Whether Bitcoin is capable or not, we must first evaluate the chance of it actually replacing fiat. Even if it has all the bells and whistles, will the governments adopt Bitcoin, a currency which they can merely regulate? Well, that’s the main problem.
Yes, in countries like Venezuela and a few from Africa have utilized Bitcoin to overcome hyperinflation, but that was due to the public rather than the governments. Even though countries like Russia, Turkey, Japan, etc. are working on government-backed crypto, it would certainly not be Bitcoin, and the ones they introduce will more certainly be stablecoins, which are somewhat fiat-ish. Stablecoins, as purists argue, aren’t true cryptocurrencies, as it is pegged to the US Dollar. The government can control stablecoin, which will never give the true benefits of a decentralized monetary system.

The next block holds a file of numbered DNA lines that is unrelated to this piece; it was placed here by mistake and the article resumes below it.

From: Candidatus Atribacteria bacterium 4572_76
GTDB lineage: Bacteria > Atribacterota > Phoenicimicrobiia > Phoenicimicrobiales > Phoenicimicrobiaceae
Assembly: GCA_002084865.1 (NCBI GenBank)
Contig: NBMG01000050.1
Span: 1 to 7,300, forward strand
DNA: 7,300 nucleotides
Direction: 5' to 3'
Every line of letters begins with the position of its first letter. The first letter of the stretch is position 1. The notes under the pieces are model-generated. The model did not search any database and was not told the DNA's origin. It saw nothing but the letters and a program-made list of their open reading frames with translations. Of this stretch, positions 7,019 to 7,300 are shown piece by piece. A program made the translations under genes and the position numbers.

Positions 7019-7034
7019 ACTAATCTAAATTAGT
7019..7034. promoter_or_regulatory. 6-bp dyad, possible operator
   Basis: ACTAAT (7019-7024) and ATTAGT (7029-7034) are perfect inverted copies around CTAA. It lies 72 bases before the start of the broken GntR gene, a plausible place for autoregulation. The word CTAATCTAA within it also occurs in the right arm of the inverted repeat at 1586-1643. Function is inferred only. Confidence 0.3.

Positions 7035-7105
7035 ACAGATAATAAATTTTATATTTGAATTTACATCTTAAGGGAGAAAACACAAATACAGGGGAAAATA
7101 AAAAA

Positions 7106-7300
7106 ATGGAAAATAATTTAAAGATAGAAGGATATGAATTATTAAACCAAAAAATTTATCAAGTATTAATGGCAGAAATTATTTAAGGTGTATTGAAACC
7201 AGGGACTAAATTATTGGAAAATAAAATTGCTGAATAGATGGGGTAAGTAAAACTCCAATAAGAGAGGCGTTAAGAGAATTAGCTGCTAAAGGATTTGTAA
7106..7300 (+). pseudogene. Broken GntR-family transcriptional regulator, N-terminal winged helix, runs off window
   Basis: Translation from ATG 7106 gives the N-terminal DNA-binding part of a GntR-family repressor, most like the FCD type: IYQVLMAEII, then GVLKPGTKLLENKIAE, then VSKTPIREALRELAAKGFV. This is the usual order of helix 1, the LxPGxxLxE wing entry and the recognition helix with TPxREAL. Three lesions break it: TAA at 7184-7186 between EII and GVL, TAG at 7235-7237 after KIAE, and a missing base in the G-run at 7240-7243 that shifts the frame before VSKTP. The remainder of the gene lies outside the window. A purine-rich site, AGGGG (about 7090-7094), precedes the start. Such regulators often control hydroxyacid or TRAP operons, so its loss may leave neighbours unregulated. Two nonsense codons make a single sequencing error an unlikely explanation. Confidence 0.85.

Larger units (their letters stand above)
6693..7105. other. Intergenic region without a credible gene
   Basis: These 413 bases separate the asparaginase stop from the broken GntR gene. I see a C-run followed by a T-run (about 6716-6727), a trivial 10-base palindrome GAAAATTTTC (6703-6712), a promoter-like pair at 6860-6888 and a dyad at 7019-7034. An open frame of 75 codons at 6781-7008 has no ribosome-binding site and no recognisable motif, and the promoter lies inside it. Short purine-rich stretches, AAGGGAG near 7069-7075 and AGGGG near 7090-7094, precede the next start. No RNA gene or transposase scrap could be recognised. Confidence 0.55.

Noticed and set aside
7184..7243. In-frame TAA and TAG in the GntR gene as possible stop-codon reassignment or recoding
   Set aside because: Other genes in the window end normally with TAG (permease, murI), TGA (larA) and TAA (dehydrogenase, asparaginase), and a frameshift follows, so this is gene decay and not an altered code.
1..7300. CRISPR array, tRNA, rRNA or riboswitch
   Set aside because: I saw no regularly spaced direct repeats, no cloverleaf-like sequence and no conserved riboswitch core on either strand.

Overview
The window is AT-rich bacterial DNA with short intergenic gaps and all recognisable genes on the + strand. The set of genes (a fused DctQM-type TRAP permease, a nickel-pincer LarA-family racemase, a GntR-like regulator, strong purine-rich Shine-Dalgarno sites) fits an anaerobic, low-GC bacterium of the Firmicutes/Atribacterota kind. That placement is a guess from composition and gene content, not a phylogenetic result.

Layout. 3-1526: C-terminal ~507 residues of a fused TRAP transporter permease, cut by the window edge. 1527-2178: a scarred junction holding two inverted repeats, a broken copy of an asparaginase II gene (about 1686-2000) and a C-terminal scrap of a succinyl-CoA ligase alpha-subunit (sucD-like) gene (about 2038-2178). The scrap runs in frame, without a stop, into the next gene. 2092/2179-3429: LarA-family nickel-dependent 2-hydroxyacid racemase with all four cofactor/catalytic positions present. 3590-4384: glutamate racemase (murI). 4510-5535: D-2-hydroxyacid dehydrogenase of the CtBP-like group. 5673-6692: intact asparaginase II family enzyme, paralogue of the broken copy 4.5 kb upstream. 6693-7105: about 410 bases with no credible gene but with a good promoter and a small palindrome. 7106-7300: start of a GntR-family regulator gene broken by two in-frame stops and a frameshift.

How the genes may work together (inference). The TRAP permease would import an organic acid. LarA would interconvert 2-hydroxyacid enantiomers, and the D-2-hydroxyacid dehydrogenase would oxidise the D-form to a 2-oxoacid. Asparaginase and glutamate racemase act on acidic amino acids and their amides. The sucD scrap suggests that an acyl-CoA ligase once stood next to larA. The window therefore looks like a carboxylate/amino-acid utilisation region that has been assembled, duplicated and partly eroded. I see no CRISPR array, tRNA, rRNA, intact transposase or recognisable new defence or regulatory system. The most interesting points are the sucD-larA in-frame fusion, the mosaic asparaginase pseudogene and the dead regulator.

No matter what, Bitcoin is potent enough to take over the traditional monetary system; however, there are still a lot of areas to work one before it can actually do it. On the other side, governments all over the world need to agree on Bitcoin as the standard currency, which seems not to be happening, even in a distant future.